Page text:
41. 41. Further reading 23 Further reading We confine ourselves here to general references and those for topics that we won’t cover ourselves in more depth later. More specific and technical references will be presented at the end of each later chapter. Davis (2000) and Devlin (1997) are general accounts of the development of logic and its mechanization, as well as related topics in computer science and linguistics. There are many elementary textbooks on logic such as Hodges (1977), Mates (1972) and Tarski (1941). Two logic books that, like this one, are accompanied by computer programs are Keisler (1996) and Barwise and Etchemendy (1991). There are also several books discussing carefully the role of logical reasoning in mathematics, e.g. Garnier and Taylor (1996). Boche´nski (1961), Dumitriu (1977) and Kneale and Kneale (1962) are detailed and scholarly accounts of the history of logic. Kneebone (1963) is a survey of mathematical logic which also contains a lot of historical infor- mation, while Marciszewski and Murawski (1995) shares our emphasis on mechanization. For a readable account of Jevons’s logical piano and other early ‘reasoning machines’, starting with the Spanish mystic Ramon Lull in the thirteenth century, see Gardner (1958). MacKenzie (2001) is a his- torical overview of the development of automated theorem proving and its applications. There are numerous introductions to philosophical logic that discuss issues like the notion of logical consequence in more depth; e.g. Engel (1991), Grayling (1990) and Haack (1978). Philosophically inclined readers may enjoy considering the claims of Mill (1865) and Mauthner (1901) that logical consequence is merely a psychological accident, and the polemical replies by Frege (1879) and Husserl (1900). For further OCaml and functional programming references, see Appendix 2. The basic parsing techniques we have described are explained in detail in virtually every book ever written on compiler technology. The ‘dragon book’ by Aho, Sethi and Ullman (1986) has long been considered a classic, though its treatment of parsing is probably too extensive for those whose primary interest is elsewhere. A detailed theoretical analysis of what kind of parsing tasks are and aren’t decidable leads naturally into the theory of computation. Davis, Sigal and Weyuker (1994) not only covers this material thoroughly, but is also a textbook on logic. For more on prettyprinting, see Oppen (1980b) and Hughes (1995). Other discussions of theorem proving in the same implementation-oriented style as ours are given by Huet (1986), Newborn (2001) and Paulson (1992), while Gordon (1988) also describes, in similar style, the use of theorem provers within a program verification environment. Other general textbooks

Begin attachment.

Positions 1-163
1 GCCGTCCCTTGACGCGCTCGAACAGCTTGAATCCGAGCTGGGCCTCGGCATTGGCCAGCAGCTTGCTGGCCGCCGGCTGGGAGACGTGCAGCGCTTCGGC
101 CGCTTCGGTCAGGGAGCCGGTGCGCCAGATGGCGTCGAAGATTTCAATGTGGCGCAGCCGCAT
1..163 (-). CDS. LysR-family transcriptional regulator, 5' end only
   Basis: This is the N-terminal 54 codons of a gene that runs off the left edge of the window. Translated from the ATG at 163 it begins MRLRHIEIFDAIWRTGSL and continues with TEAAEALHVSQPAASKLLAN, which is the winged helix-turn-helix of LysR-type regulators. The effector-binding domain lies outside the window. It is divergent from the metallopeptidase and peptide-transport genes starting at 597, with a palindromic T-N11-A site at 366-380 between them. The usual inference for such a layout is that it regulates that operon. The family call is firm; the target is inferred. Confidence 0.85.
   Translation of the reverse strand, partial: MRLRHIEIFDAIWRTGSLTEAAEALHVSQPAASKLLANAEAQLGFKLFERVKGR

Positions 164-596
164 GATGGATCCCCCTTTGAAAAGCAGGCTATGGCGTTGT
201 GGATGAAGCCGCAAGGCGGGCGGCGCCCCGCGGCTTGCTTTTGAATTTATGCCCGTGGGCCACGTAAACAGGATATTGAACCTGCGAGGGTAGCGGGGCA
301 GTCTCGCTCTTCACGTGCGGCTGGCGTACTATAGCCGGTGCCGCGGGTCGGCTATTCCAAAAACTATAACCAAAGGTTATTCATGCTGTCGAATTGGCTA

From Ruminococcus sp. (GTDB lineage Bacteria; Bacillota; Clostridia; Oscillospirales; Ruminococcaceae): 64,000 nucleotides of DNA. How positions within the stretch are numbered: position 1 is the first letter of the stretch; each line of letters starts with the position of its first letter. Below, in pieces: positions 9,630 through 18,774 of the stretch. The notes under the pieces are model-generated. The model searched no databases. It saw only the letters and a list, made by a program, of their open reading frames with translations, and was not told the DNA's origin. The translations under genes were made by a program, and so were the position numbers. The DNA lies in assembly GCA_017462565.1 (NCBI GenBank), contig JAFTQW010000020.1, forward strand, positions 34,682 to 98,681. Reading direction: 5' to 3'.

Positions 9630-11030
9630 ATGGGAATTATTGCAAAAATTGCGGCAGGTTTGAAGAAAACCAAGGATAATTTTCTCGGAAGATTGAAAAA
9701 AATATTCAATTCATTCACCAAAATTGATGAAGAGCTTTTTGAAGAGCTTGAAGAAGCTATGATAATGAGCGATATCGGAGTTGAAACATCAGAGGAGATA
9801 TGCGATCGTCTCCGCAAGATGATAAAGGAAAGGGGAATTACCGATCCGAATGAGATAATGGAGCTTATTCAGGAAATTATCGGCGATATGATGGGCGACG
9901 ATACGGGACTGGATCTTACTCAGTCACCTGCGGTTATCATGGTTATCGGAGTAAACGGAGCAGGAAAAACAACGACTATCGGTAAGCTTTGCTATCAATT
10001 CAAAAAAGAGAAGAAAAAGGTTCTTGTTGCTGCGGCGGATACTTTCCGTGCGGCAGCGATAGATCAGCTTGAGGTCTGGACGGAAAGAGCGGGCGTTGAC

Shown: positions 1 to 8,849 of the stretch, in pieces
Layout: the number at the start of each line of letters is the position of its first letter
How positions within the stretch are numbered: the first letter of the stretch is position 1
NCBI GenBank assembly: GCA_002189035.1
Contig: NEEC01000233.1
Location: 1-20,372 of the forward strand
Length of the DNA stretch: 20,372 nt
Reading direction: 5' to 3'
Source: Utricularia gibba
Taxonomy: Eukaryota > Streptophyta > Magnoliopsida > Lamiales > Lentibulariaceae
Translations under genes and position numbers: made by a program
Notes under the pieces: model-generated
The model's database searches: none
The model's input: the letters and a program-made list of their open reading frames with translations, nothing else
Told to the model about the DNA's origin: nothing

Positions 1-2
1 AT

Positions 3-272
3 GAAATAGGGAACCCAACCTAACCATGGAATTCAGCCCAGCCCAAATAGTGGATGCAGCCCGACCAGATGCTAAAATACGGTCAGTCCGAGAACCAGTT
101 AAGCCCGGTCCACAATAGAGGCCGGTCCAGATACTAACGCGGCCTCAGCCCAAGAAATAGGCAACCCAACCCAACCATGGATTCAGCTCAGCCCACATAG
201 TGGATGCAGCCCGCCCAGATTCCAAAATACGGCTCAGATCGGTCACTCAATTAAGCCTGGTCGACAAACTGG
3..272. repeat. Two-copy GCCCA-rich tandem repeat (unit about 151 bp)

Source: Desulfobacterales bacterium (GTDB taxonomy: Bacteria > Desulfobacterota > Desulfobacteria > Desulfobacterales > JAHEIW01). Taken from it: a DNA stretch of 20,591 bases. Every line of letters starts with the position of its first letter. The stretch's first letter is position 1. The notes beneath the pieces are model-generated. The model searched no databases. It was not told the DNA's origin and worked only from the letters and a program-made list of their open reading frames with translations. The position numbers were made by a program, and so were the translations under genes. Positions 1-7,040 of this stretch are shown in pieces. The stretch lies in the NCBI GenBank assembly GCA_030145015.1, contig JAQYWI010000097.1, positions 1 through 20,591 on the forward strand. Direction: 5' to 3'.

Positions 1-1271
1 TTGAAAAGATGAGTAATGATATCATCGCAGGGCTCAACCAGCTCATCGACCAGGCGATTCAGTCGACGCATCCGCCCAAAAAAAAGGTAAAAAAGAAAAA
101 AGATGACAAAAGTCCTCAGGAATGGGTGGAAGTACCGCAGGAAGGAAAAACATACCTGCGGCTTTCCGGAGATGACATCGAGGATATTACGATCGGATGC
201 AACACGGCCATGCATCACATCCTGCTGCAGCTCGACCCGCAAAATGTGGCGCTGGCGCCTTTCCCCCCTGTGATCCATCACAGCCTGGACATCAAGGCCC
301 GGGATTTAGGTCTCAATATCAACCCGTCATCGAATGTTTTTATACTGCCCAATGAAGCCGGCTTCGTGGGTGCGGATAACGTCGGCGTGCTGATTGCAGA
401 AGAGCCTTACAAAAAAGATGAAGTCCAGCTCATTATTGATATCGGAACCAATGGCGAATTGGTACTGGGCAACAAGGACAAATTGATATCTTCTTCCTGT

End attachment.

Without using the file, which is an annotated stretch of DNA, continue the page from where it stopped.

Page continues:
42. 42. 24 Introduction on automated theorem proving are Chang and Lee (1973), Duffy (1991) and Fitting (1990), as well as some more specialized texts we will mention later. Exercises 1.1 Modify the parser and printer to support a concrete syntax where juxtaposition is an acceptable (or the only) way of denoting multi- plication. 1.2 Add an infix exponentiation operation ‘^’ to the parser, printer and simplification functions. You can make it right-associative so that ‘x^y^z’ is interpreted as ‘x^(y^z)’. 1.3 Add a subtraction operation to the parser, printer and simplification functions. Be careful to make subtraction associate to the left, so that x − y − z is understood as (x − y) − z not x − (y − z). If you get stuck, you can see how similar things are done in Appendix 3. 1.4 After adding subtraction as in the previous exercise, add a unary negation operator using the same ‘−’ symbol. Take care that you can parse an expression such as x − − − x, correctly distinguishing instances of subtraction and negation, and simplify it to 0. 1.5 Write a simplifier that uses a more intelligent traversal strategy to avoid wasteful evaluation of subterms such as E in 0 · E or E − E. Write a function to generate huge expressions in order to test how much more efficient it is. 1.6 Write a more sophisticated simplifier that will put terms in a canon- ical polynomial form, e.g. transform (x+1)3 −3·(x+1)2 +3·(2·x−x) into x3−2. We will eventually develop similar functions in Chapter 5. 1.7 Many concrete strings with slightly different bracketing or spacing correspond to the same abstract syntax tree, so we can’t expect print(parse(s)) = s in general. But how about parse(print(e)) = e? If not, how could you change the code to make sure it does hold? (There is a probably apocryphal story of testing an English/Russian translation program by translating the English expression ‘the spirit is willing, but the flesh is weak’ into Russian and back to English, resulting in ‘the vodka is good and the meat is tender’. Another version has ‘out of sight, out of mind’ returned as ‘invisible idiot’.)